The Swedish island Faro, where Ingmar Bergman spent much of his life and created some of his best-known works, has carefully preserved his legacy. Every year, the Bergman Week event allows visitors to visit the director’s house, private theatre and grave and wander through the locations featured in his films.
This celebration serves as the backdrop and inspiration for Mia Hansen-Love’s latest movie. Bergman Island is an inquiry into two kinds of relationships – between a director and a fan, and a woman and a man. The 105-minute feature, which is in English, is being shown at the International Film Festival of India in Goa.
Can directors be separated from their works? How do we regard the cult of the male director, especially one with a complicated personal side that may not have been too kind on women? Should filmmakers get romantically involved? These questions swirl around Chris as she lands in Faro with her partner.
Chris (Vicky Krieps) and Tony (Tim Roth) are filmmakers at different stages of their creative process. Alongside taking in the sights of Bergman Week, Chris is wracked by writer’s block and infected with a restiveness often reflected in Bergman’s relationship dramas.
A film about the entanglements between cinema and life becomes a film within a film when Chris narrates her screenplay to Tony. Over his polite inattentiveness, Chris visualises the movie she would like to make. It stars Mia Wasikowska as a filmmaker who similarly arrives in Faro and runs into an old flame (Anders Danielsen Lie). It is filled with sexual longing, unequal expectations and wisdom forged in the embers of dying love.
It is hard not to think of Hansen-Love’s own relationship with director Oliver Assayas, which ended after 15 years in 2017. Bergman Island explores the differing career paths between men and women: some men manage to be confident and productive despite personal turmoil, while some women respond to heartache with tentativeness and self-doubt. A distinctly female eye examines the gender dynamic that men take for granted but that rarely leaves women unaffected.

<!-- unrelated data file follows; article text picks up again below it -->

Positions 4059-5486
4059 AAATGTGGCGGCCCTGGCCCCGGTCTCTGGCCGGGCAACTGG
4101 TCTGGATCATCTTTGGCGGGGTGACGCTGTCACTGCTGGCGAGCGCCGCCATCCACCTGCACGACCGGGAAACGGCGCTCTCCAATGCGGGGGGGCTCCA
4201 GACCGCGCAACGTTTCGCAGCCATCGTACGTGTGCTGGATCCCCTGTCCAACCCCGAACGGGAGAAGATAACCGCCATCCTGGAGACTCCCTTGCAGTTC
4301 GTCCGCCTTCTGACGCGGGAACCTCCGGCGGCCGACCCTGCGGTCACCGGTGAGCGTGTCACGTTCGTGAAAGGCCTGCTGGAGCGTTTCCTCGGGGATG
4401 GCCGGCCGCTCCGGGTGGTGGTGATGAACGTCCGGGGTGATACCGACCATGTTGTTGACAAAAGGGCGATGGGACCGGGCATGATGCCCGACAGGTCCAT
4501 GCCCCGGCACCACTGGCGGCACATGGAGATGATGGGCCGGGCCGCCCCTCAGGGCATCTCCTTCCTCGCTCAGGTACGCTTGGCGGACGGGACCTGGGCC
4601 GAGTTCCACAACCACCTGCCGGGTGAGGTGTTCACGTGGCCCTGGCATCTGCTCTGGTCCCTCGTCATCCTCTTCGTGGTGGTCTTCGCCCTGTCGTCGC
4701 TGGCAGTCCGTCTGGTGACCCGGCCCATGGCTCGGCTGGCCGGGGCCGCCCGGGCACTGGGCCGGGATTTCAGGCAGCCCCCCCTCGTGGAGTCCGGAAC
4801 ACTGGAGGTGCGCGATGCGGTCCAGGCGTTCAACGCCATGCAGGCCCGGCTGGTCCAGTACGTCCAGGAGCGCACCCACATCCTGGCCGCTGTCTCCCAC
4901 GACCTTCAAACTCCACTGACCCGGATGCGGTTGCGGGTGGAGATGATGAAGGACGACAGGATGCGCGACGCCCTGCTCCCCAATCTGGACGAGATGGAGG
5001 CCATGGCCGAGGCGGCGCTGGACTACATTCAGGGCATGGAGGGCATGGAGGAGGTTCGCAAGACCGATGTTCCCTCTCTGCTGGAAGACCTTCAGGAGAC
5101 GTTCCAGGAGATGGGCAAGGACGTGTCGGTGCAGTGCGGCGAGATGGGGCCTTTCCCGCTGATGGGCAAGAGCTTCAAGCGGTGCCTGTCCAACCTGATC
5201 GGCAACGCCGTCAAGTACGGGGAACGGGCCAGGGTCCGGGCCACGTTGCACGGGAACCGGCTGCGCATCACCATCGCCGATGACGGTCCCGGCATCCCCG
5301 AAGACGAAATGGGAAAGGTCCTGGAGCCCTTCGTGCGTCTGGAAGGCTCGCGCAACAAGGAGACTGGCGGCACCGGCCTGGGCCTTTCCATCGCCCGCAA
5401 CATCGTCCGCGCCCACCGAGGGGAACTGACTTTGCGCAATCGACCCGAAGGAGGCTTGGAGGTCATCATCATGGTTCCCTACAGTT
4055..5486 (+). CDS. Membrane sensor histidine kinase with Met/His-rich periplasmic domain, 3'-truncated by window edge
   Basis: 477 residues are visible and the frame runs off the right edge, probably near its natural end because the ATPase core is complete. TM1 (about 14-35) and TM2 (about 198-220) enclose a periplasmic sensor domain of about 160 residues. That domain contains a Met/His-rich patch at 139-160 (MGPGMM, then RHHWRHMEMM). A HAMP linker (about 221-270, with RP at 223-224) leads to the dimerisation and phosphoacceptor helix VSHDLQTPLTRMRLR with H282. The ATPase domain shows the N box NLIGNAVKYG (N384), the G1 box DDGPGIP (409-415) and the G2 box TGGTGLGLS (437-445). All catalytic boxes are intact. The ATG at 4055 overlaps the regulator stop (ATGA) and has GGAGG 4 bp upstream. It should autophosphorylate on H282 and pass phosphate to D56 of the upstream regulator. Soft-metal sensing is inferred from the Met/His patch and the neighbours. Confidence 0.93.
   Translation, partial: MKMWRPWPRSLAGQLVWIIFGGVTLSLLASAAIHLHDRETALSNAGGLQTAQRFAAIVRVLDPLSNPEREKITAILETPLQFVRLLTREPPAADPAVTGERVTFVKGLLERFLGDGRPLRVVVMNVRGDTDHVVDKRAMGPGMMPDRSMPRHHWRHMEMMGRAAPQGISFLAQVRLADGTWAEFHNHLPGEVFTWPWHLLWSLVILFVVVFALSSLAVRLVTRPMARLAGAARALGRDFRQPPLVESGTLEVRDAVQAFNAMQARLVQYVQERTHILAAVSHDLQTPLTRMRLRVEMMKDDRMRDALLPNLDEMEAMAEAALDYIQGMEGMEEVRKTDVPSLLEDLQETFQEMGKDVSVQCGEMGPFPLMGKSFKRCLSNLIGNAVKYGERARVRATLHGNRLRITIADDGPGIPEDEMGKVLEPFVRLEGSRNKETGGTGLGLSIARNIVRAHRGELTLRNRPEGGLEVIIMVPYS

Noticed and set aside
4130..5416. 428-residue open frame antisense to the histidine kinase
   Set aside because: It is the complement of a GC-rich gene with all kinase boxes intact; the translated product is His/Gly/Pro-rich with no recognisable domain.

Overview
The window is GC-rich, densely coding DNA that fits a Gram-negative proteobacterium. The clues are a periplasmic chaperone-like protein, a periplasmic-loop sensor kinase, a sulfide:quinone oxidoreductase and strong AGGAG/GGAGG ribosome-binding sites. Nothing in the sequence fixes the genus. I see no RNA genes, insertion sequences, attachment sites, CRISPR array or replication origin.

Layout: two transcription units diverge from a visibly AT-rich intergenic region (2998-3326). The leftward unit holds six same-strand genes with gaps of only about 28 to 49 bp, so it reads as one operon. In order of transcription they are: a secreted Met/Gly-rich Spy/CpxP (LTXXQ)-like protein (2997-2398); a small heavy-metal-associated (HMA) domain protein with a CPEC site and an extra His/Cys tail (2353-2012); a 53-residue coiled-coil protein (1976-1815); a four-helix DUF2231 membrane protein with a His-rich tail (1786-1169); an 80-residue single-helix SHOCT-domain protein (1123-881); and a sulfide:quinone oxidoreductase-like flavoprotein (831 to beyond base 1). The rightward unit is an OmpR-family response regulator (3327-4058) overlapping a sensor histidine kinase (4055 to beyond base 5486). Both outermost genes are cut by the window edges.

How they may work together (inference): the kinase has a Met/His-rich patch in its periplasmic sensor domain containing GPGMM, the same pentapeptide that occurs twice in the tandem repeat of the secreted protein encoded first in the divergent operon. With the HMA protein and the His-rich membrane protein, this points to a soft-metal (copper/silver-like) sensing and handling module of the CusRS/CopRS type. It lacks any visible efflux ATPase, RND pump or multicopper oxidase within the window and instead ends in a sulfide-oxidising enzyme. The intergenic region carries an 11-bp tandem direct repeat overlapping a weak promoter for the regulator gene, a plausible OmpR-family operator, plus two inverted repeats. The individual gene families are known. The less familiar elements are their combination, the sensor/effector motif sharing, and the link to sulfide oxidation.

Like with Hansen-Love’s previous films, Bergman Island is suffused with casual wonderment, ineffable emotions and near-invisible shifts in feeling and attitude. The scenes appear to take a life of their own, as though emerging organically rather than through the director’s handiwork.
The feeling is enhanced by the unshowy cinematography by Daniel Lenoir and the deeply felt performances by Krieps and Wasikowska, who embrace the opportunity to just be, rather than act out.
The gently melancholic wind that blows through the movie takes Chris along with it. As she befriends a gawky film student and loses herself in the movie she hopes to make, Chris emerges as Bergmanesque but also Hansen-Lovesque – a woman who is always searching, questioning and facing the complexities of existence with a furrowed brow and a wan smile.
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